10. Id. § 78A–6–702(3)(a).
11. Id. § 78A–6–702(3)(b)–(d).
12. Id. § 78A–6–702(3)(d), –702(4).
13. Id. § 78A–6–702(3)(a).
14. See id. § 78A–6–702(1)(a).
15. State v. Virgin, 2006 UT 29, ¶ 20, 137 P.3d 787 (quoting State v. Clark, 2001 UT 9, ¶ 16, 20 P.3d 300).
16. State v. Tripp, 2010 UT 9, ¶ 48, 227 P.3d 1251 (quoting Illinois v. Gates, 462 U.S. 213, 231, 103 S.Ct. 2317, 76 L.Ed.2d 527 (1983)).
17. Virgin, 2006 UT 29, ¶ 20, 137 P.3d 787.
18. Id. (internal quotation marks omitted).
19. Id. ¶ 24 (alterations in original) (quoting State v. Talbot, 972 P.2d 435, 438 (Utah 1998)).
20. Talbot, 972 P.2d at 438 (alteration in original) (quoting State v. Pledger, 896 P.2d 1226, 1229 (Utah 1995)).
21. See Virgin, 2006 UT 29, ¶ 20, 137 P.3d 787.
22. Utah Code Ann. § 76–6–301(1)(a)–(b) (2008).
23. Id. § 76–6–302(1)(a).
24. Id. § 76–1–601(5)(a)–(b).
25. Id. § 76–2–202.
26. Talbot, 972 P.2d at 437–38.
27. Id. at 433 (alteration in original) (quoting Pledger, 896 P.2d at 1229); see also Tripp, 2010 UT 9, ¶ 48, 227 P.3d 1251 (“Probable cause is evaluated under the totality of the circumstances․”).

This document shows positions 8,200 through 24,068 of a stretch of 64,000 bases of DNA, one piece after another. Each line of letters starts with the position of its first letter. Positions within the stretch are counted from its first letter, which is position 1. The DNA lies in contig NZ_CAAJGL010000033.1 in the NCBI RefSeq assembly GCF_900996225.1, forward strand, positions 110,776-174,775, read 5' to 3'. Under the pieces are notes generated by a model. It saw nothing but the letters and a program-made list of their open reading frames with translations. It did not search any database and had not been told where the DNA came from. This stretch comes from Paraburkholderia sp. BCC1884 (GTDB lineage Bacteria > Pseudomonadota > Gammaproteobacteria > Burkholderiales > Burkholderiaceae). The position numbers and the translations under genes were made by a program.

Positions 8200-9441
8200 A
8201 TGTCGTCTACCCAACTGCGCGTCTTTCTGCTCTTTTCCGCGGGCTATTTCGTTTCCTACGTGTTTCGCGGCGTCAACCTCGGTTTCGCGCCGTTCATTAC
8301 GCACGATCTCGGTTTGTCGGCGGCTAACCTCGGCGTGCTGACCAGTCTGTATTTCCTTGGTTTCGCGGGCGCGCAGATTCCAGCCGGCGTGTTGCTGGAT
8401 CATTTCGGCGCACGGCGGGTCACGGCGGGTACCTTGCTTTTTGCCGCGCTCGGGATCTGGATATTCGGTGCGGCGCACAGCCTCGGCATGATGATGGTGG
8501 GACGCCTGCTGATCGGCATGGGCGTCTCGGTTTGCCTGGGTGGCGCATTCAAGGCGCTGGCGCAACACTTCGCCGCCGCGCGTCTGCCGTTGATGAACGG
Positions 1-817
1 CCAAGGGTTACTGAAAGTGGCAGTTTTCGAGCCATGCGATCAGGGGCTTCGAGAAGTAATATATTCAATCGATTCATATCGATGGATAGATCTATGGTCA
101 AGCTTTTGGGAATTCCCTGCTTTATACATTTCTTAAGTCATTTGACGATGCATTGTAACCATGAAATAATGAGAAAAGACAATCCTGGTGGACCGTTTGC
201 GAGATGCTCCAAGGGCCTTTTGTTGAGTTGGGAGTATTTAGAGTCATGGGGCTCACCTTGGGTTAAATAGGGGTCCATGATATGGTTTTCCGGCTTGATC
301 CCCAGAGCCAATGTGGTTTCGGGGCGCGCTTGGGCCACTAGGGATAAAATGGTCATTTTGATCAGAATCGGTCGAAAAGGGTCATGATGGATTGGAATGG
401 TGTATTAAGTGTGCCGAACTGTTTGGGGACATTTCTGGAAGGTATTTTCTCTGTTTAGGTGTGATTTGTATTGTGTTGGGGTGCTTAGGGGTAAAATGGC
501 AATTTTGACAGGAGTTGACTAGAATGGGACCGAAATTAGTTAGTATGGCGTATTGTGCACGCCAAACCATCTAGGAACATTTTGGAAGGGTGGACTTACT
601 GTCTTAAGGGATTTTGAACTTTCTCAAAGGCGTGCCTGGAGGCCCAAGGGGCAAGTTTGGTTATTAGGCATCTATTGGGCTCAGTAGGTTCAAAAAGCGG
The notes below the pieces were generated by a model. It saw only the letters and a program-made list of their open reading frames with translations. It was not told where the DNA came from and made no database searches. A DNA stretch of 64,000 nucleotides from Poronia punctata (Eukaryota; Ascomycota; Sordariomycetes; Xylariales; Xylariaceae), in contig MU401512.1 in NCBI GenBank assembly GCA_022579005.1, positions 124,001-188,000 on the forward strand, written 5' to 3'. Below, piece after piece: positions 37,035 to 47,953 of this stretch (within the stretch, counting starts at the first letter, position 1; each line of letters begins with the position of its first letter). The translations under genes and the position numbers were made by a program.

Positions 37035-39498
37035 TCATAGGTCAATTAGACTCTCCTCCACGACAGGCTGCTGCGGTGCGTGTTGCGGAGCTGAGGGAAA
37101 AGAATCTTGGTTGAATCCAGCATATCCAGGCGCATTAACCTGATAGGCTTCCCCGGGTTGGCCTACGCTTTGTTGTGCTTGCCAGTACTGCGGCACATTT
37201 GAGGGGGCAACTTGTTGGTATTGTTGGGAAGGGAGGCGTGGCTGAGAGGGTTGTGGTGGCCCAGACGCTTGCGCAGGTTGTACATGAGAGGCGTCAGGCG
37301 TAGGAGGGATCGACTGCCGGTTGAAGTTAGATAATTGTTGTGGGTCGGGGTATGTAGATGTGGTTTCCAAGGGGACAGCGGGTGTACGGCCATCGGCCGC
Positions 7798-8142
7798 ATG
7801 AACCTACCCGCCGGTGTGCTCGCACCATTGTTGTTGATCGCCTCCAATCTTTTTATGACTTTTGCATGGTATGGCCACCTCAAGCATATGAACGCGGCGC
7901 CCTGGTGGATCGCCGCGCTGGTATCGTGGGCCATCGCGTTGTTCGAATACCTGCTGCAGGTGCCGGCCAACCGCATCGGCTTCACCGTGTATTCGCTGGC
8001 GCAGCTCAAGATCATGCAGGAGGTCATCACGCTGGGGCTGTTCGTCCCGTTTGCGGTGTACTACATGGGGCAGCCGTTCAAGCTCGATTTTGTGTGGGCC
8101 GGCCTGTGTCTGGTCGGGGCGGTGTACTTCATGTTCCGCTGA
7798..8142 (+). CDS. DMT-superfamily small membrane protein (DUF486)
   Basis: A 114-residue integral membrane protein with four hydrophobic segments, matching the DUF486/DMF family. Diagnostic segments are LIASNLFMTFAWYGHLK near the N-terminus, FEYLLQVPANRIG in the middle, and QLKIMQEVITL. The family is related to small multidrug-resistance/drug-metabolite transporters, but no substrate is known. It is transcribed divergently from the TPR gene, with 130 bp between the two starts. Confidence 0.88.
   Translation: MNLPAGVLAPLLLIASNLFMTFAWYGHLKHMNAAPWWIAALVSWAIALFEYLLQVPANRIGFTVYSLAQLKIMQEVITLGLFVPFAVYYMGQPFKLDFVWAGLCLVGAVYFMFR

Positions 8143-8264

28. Talbot, 972 P.2d at 437 (quoting Pledger, 896 P.2d at 1229).
29. Utah Code Ann. § 78A–6–702(3)(b) (2008).
30. Id. § 78A–6–702(3)(b)(i)–(iii).
31. Id. § 78A–6–702(3)(d).
32. The State stipulated to the first factor, and the juvenile court found that I.R.C. sufficiently proved the second factor.
33. State ex rel. W.H.V., 2007 UT App 239, ¶ 7, 164 P.3d 1279 (quoting State v. Gee, 28 Utah 2d 96, 498 P.2d 662, 664 (1972)).
DURRANT, Associate Chief Justice:
¶ 32 Justice WILKINS and Justice NEHRING concur in Associate Chief Justice DURRANT's opinion.
Docket No: No. 20080665.
Decided: May 14, 2010
Court: Supreme Court of Utah.